The first vehicle that comes along we stop. Too late we notice that the lorry is going at about 5 mph. Since the driver speaks no English John and I complain freely about the speed and wistfully look after all the speeding personal cars that overtake us. Within five minutes we even both have opened a book on our knees and are trying to kill time by reading, despite the letters jumping at each irregularity in the road. “At this speed we will be in Damascus in, like, 8 hours” we mock this big bad bone shaker. At some road side café the driver stops, leaving with a short hand-sign (the first three fingers of the hand pointed up in a little pyramid meaning “wait”). “What’s he doing that long?” “He’s probably pissing”, we grumble to each other.
Or buying us coffee and baklava. The friendly act can be said to have pacified us. From now on we are munching happily on sugar-soaked filo dough and smiling politely and feel quite bad about being so impatient. We only go about 20 minutes longer anyway, then we abandon the big noisy snail, find ourselves on the road again and are trying to stop another car.Try is good actually. The first vehicle coming our way stops again. It is one of those classic Mercedeses from the fifties. Quite a cool, comfortable ride. Our driver keeps crossing himself and we understand he is boastingly letting us know that he is Christian, just like us (more or less). He insist to take a detour to show us an ancient stone church with time-eaten frescoes on a hill from which have a pretty view over large waves of Syrian badlands.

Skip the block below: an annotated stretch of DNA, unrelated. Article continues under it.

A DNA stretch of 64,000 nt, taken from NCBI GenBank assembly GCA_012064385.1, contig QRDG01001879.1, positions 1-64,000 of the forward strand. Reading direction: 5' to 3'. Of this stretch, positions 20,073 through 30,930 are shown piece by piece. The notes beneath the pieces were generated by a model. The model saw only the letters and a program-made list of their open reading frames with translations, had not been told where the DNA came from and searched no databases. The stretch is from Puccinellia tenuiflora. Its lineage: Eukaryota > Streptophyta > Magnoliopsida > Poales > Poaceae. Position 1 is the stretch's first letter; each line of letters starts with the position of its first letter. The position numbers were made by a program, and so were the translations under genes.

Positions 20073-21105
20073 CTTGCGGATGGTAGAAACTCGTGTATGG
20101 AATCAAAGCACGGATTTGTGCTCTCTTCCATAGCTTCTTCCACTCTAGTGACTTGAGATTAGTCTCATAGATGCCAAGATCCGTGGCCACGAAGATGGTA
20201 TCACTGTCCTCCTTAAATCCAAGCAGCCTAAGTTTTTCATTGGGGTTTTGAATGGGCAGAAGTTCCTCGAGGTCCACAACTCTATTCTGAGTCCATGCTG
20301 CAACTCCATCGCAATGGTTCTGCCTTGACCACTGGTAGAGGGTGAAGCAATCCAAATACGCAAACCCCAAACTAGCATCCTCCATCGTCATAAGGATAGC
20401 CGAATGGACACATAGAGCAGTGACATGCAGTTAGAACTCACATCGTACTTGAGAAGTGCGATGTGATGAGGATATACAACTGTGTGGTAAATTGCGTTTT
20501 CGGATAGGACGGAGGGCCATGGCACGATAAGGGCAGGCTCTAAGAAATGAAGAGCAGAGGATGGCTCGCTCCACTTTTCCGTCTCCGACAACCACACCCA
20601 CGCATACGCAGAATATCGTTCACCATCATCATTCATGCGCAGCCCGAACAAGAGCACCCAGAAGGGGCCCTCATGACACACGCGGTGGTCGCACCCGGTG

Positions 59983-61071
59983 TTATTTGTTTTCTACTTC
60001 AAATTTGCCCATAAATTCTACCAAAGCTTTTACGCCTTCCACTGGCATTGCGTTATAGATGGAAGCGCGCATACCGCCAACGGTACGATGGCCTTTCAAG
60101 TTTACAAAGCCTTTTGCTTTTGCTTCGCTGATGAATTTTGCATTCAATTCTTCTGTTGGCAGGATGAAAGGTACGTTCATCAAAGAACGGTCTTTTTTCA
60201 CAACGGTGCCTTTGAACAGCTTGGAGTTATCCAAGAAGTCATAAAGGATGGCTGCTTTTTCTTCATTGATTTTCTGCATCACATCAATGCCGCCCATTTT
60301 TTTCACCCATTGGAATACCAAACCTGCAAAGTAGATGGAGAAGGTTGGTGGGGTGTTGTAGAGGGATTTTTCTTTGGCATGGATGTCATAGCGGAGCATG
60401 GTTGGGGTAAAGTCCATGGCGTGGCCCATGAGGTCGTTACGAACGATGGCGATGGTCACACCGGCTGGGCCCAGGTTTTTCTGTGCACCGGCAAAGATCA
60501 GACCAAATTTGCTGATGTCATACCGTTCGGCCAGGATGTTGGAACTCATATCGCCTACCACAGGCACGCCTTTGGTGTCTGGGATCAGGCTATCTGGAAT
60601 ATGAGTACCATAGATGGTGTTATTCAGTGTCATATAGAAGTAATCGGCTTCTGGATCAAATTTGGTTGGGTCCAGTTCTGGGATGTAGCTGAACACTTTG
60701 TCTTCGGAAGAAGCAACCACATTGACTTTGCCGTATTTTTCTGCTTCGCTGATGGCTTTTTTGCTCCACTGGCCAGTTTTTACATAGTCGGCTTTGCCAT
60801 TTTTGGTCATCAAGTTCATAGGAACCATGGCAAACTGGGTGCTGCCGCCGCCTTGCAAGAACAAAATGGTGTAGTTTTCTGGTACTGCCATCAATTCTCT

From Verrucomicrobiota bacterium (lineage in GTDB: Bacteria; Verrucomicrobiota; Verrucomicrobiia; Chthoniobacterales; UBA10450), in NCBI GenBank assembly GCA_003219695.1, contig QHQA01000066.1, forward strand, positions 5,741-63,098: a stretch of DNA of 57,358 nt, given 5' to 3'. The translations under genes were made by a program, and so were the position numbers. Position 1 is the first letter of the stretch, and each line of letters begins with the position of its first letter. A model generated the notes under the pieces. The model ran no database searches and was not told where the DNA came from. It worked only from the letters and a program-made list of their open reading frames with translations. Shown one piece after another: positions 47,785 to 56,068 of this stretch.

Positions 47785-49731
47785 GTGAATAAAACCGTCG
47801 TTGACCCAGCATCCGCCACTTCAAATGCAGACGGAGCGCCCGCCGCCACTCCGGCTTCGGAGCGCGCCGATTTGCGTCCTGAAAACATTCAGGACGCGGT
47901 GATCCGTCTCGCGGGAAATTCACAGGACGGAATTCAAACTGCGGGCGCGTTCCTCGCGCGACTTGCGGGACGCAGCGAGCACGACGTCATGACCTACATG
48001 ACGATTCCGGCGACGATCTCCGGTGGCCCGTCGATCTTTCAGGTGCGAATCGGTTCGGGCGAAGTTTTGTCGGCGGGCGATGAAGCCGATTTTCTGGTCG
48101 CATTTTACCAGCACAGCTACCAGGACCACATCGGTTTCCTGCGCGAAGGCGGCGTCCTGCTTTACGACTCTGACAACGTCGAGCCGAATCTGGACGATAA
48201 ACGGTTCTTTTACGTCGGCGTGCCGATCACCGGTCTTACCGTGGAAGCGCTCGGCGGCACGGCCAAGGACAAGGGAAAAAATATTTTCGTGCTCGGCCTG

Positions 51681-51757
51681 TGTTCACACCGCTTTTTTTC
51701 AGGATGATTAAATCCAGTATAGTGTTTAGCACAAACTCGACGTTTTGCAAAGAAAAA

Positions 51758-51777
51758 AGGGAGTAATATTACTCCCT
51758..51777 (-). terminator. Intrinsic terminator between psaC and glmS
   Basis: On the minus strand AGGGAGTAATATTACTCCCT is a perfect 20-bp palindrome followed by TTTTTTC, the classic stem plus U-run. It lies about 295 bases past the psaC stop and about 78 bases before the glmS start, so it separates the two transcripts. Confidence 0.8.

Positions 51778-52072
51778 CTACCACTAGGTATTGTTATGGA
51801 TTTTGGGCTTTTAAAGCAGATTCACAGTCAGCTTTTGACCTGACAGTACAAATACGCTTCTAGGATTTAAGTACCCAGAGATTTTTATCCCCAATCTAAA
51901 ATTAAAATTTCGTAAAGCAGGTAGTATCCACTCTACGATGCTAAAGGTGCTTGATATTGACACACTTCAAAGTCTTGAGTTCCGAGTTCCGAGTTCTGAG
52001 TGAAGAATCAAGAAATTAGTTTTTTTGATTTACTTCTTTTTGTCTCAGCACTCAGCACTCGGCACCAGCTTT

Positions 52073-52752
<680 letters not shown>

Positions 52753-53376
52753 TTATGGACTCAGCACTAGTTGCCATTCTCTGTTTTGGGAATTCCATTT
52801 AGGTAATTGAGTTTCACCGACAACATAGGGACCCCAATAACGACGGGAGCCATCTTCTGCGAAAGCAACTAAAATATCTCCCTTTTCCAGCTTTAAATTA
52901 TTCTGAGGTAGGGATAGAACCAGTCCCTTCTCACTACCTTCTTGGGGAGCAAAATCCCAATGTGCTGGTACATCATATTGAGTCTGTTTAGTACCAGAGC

When we make it back to the motorway, he stops at a garage, greets the boy outside with “Merhaba Habibi”, then disappears inside the shop next door. He comes back with ice-cream for us. I pretend it is just the regular hitchhiker’s day, but it is the first time John is travelling this way and he marvels: “Do other people know about this?”